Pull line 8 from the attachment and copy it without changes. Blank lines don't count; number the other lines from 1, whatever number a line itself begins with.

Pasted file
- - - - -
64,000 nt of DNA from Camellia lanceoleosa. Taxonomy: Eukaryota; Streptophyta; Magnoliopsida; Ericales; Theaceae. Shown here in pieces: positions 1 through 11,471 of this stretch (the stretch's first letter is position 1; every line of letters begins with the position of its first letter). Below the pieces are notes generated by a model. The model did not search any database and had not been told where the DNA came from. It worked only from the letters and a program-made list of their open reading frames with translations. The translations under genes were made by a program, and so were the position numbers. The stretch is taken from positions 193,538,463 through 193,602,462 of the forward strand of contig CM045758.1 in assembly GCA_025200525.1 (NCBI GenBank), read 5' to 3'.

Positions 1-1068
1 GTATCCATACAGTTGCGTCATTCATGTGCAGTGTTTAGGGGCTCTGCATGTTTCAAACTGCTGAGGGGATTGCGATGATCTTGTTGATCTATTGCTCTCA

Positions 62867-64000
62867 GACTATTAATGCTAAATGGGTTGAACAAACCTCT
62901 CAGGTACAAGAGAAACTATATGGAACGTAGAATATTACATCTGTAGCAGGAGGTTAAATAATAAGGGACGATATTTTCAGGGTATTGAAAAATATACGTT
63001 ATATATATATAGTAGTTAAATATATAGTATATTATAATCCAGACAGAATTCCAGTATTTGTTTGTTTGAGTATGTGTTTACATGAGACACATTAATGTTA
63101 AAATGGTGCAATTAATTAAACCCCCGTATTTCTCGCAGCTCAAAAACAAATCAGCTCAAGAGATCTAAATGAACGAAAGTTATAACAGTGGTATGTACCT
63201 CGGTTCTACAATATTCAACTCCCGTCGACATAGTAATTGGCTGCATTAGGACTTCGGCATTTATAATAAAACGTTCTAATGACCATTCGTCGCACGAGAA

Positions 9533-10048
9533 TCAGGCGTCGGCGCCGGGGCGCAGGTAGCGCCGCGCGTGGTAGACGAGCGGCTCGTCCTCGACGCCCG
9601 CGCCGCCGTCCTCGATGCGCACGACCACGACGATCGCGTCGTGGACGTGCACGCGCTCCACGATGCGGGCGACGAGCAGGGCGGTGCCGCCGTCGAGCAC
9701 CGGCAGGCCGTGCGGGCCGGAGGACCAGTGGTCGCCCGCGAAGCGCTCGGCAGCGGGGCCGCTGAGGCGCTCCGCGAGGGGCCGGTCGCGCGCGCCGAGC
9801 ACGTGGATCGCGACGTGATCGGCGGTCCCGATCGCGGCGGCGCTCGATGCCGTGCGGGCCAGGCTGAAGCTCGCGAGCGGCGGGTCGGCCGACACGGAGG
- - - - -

63101 AAATGGTGCAATTAATTAAACCCCCGTATTTCTCGCAGCTCAAAAACAAATCAGCTCAAGAGATCTAAATGAACGAAAGTTATAACAGTGGTATGTACCT